It should be noted that while only two nodes 108, 110 are shown in FIG. 1, the availability unit 102 and monitor unit 104 support a cluster comprising more than two nodes. In further embodiments, any number of cluster nodes 108 through 110 is supported. In some embodiments, the computer systems of availability unit 102, monitor unit 104, and nodes 108, 110 include one or more Personal Computers (“PCs”) (e.g., IBM or compatible PC workstations running the Microsoft Windows® operating system, Macintosh® nodes running the Mac OS operating system, or equivalent), Personal Digital Assistants (“PDAs”), game consoles or any other information processing devices. Additionally, in some embodiments, the computer systems of availability unit 102, monitor unit 104, and nodes 108, 110 include a server system (e.g., IBM workstations and servers running the Linux operating system). In one embodiment, the availability unit 102 and the monitor unit 104 are processes running on one of the nodes 108, 110 of the cluster, or on one or more additional nodes or servers that are connected to the network 106.

In the one embodiment, the network is a packet switched network utilizing the Internet Protocol (or “IP”). The packet switched network is a wide area network (“WAN”), such as the global Internet, a private WAN, a local area network (“LAN”), a telecommunications network, or any combination of the above-mentioned networks. In further embodiments, any protocol can be used and the network can be a wired network, a wireless network, a broadcast network, a point-to-point network, or a circuit switched network (e.g., the Public Service Telephone Network).

FIG. 2 is a more detailed block diagram of a portion of the computer cluster of FIG. 1. FIG. 2 shows the client system 218 communicatively coupled to at least one of the nodes 108, 110 of FIG. 1 connected to the network 106. As shown, in this illustrative embodiment node 108 is connected to the network 106 via three network interface adapters 220, 222, 224. Similarly, node 110 is connected to the network 106 via three network interface adapters 226, 228, 230. The client system 218 communicates with the nodes 108, 110 through one of the interfaces 220 through 230. A network interface adapter, often abbreviated as NIC, is an expansion board, PCMCIA card, built-in device or some other module coupled to a computer so as to interface the computer with a network 106. Most NICs are designed for a particular type of network, protocol, and media, although some can serve multiple networks. One example of a NIC is an Ethernet adapter for connecting a computer to a network using the TCP/IP protocol. In this document, the term “network interface” is used interchangeably with “network interface adapter,” “adapter,” “network interface card” and “NIC.”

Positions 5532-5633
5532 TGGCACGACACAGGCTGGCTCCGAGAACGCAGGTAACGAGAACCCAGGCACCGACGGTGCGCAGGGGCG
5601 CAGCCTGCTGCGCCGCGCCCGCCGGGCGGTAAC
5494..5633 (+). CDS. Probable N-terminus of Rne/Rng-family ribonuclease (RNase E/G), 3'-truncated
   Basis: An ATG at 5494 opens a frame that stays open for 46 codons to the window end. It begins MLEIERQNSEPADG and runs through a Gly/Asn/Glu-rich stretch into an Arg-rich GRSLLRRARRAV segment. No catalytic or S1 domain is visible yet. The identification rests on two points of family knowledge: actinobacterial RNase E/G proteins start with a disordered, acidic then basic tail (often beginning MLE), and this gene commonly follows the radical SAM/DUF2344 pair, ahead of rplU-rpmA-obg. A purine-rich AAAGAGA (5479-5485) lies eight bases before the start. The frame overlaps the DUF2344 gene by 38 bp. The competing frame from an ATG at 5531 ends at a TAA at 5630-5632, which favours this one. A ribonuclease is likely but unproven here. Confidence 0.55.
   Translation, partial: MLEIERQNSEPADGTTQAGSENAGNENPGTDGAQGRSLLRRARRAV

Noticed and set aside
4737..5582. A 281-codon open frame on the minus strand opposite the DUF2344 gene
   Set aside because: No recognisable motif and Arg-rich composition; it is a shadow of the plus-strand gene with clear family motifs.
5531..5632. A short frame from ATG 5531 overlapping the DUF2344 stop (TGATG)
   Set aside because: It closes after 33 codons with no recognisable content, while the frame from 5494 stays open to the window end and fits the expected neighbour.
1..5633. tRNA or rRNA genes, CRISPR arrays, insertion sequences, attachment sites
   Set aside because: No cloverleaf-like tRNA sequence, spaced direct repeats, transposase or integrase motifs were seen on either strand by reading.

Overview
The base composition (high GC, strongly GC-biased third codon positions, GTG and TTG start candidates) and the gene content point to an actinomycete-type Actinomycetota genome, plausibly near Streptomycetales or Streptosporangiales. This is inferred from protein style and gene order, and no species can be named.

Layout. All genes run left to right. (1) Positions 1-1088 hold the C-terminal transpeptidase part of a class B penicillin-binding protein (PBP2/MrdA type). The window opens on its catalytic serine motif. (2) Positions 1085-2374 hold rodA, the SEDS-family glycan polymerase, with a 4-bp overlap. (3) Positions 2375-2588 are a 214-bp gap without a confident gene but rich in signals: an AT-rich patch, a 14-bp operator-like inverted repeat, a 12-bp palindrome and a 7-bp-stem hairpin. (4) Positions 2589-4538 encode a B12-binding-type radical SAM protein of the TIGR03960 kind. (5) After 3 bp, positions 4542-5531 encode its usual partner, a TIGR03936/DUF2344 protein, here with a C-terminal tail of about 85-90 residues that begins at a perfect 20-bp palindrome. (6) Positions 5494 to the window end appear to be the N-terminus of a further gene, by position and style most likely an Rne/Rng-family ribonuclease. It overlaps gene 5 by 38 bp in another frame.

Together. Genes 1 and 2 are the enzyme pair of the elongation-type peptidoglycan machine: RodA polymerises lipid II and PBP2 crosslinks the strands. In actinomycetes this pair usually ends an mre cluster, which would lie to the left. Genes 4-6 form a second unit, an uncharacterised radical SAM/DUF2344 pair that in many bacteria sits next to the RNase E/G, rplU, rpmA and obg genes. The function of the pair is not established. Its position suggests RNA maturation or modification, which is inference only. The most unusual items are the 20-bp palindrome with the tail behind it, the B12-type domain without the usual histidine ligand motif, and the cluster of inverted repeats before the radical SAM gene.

The nodes 108, 110 are nodes of the cluster. Thus, the network interfaces 220 through 230 are grouped into nodes of the cluster. For example, the network interfaces 220, 222, 224 are grouped into a first node 108, while network interfaces 226, 228, 230 are grouped into a second node 110. While the embodiment illustrated in FIG. 2 has three network interfaces per node (or computer) connected to one network, further embodiments of the present invention can have any number of network interfaces per node, different numbers of network interfaces for different nodes, and network interfaces connected to any number of networks. In various embodiments, each node 108, 110 has at least two network interfaces connected to each network in order to provide the redundancy that is required for recovery operations. Further, although FIG. 2 shows only two nodes, the present invention supports any number of nodes.